The Red Badge of Courage Summary

Summary (Masterpieces of American Literature)

The Red Badge of Courage

The Red Badge of Courage is hard to classify, as is Crane’s work in general. It is a war story in the sense that the major external action consists of clashes between opposing armies, but certainly it is unconventional in what it omits. No geographical place names are given, except for a single casual mention of the Rappahannock River, so that the action—all the more surreal for this reason—cannot be located on a map. Similarly, no dates are given; it is impossible to tell what strategic significance, if any, the series of inconclusive actions might have had.

In fiction that is intended to justify one side in a war, much is generally made of the justice of the cause; moreover, the soldiers on “our side” are portrayed as brave and noble, the enemy as evil. In The Red Badge of Courage, on the other hand, the cause is never described, and, though the enemy remains mostly faceless, it becomes clear at last that the only difference between Union and Confederate soldiers is the color of their uniforms. The novel is distinctly modern in this sense, much in the spirit of the fiction engendered by the Vietnam War. In its vivid depiction of the futile suffering brought about by war, it is an antiwar novel.

It is also, and perhaps primarily, a coming-of-age story. According to traditional readings, Henry Fleming, the young protagonist, moves in a series of stages from boyhood, marked by his cowardly flight from his first battle, to manhood, marked by his leading a charge and capturing a rebel flag. In the fiction of Crane, however, as ironic a writer as ever lived, nothing is ever quite that simple. The question of just what it is that Henry learns (and in turn, just what it is that war teaches any of those condemned to fight in it) remains open, to be answered by each reader by closely following the details of the story.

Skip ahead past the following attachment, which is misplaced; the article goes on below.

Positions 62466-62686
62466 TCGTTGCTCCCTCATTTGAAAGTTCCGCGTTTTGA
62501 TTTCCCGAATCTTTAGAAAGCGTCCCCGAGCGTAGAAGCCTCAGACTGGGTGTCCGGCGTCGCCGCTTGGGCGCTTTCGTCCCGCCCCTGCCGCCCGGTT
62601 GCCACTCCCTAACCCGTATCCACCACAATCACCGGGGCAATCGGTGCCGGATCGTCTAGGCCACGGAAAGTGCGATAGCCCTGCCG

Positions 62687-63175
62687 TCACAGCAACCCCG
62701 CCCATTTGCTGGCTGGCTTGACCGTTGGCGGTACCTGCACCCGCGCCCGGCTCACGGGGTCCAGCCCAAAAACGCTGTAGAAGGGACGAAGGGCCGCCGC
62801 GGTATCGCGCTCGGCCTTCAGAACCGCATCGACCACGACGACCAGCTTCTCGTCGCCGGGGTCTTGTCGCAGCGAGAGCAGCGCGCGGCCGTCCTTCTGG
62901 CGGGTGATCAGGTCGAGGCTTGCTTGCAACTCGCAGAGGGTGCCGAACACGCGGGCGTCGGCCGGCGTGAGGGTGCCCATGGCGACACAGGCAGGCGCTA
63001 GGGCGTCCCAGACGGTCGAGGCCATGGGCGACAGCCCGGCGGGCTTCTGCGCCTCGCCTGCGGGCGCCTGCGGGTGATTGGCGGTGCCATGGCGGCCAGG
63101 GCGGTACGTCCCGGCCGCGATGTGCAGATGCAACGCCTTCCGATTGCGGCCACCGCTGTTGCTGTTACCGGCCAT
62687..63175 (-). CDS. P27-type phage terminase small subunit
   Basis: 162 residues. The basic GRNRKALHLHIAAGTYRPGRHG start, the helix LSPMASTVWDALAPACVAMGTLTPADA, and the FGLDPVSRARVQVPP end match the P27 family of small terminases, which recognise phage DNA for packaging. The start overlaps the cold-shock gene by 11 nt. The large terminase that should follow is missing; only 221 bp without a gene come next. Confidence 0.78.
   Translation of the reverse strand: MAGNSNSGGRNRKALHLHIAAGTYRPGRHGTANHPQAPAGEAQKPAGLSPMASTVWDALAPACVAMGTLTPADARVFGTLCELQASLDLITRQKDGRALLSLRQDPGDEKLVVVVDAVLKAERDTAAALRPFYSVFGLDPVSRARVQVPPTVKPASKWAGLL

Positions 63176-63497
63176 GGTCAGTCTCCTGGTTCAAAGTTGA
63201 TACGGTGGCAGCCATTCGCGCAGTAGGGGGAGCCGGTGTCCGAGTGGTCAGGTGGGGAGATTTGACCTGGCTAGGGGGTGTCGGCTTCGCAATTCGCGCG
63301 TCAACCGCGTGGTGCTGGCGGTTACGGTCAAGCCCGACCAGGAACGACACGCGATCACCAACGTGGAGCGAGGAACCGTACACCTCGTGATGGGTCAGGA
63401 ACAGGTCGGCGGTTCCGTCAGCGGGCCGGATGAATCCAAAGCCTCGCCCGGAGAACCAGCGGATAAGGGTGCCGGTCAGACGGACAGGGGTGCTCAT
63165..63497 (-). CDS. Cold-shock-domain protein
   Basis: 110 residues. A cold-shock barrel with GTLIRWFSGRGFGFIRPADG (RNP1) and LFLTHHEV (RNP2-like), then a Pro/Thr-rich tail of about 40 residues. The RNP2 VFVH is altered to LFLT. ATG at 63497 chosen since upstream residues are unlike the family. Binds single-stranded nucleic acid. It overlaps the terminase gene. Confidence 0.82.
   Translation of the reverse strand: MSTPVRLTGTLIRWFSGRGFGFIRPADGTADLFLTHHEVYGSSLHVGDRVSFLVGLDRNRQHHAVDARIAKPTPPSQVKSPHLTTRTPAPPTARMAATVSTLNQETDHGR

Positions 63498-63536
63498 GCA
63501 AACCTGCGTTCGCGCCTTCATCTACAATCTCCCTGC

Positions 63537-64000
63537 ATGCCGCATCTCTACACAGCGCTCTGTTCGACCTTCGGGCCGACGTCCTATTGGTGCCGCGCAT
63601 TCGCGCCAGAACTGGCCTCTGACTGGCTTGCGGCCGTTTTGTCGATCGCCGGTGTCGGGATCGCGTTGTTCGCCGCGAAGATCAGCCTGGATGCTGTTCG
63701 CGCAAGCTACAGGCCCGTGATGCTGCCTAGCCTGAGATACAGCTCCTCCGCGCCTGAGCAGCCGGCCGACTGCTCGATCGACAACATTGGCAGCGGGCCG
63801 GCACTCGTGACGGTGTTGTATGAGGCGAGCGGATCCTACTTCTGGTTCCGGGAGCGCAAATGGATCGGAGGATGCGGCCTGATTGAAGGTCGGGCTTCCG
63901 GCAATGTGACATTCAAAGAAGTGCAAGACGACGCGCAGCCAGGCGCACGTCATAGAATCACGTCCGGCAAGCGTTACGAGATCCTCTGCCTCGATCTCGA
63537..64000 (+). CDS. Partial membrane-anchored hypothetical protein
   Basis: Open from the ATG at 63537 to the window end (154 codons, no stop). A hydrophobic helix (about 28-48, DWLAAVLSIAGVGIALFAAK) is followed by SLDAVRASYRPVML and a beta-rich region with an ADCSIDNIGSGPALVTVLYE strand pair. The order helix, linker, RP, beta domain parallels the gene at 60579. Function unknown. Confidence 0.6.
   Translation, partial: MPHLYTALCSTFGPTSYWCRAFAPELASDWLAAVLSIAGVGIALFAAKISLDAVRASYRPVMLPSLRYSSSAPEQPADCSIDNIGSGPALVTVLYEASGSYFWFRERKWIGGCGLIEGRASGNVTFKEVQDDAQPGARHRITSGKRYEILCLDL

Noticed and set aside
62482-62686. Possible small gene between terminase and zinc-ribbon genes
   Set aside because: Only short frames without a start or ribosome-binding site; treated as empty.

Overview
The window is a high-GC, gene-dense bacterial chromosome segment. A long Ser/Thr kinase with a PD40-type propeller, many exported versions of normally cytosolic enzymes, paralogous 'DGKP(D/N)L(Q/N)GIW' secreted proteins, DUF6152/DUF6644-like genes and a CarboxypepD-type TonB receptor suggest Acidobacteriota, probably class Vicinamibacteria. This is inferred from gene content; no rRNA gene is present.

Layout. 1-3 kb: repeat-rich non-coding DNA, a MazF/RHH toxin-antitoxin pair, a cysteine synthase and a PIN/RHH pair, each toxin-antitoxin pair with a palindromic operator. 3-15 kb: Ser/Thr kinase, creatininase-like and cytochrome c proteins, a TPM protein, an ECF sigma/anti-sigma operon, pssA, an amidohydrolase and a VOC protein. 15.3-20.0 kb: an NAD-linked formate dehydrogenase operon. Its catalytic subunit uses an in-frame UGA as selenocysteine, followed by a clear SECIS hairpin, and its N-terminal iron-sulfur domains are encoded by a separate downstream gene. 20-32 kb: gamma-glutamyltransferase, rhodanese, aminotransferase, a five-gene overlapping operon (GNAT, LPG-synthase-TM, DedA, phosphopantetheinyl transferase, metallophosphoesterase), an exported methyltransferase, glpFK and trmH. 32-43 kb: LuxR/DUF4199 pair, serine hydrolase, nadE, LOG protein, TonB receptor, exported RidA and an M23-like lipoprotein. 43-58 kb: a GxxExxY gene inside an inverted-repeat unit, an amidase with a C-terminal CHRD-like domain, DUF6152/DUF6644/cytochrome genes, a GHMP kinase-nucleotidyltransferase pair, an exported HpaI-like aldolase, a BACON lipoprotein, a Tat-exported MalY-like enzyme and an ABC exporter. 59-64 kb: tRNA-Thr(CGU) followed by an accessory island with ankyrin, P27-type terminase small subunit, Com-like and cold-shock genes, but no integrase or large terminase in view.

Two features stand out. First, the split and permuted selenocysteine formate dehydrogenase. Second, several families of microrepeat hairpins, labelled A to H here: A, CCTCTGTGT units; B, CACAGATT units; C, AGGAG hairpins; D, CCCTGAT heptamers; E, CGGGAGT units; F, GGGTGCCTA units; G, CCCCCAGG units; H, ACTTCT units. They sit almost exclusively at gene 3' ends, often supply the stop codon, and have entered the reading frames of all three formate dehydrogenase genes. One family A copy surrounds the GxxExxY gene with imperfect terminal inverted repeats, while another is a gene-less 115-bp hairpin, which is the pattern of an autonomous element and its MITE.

The Red Badge of Courage moves back and forth between traditional realism, partly from Henry’s point of view and partly from Crane’s ironical one, and the surreal, disjointed imagery of nightmare. Thus, in the opening paragraph, from the camp of Henry’s untested regiment one can see “the red, eyelike gleam of hostile campfires set in the low brows of distant hills”—a picture of a war monster. Next the story turns to a matter-of-fact description of camp life, including small domestic arrangements, quarrels, and the inevitable buzz of rumor. By these varied techniques, Crane accurately expresses the flavor of Henry’s existence—mostly ordinary, a life dominated by trivial events and emotions but always haunted by the specter of the fearful unknown.

At length, the regiment begins its march to action. Before any fighting actually occurs, Henry begins to feel his helplessness to alter the onrushing course of events. His regiment “inclosed him. And there were iron laws of tradition and law on four sides. He was in a moving box.” It is this kind of statement that has caused some critics to describe The Red Badge of Courage as naturalistic and Henry as simply a victim of historical forces. Yet it is important to remember that these are Henry’s perceptions, not Crane’s, and that Henry is often self-deluded. A moment later, he reflects that he “had not enlisted of his free will,” when in fact he had. He made that choice and, like the characters in “The Blue Hotel,” will have others to make as well.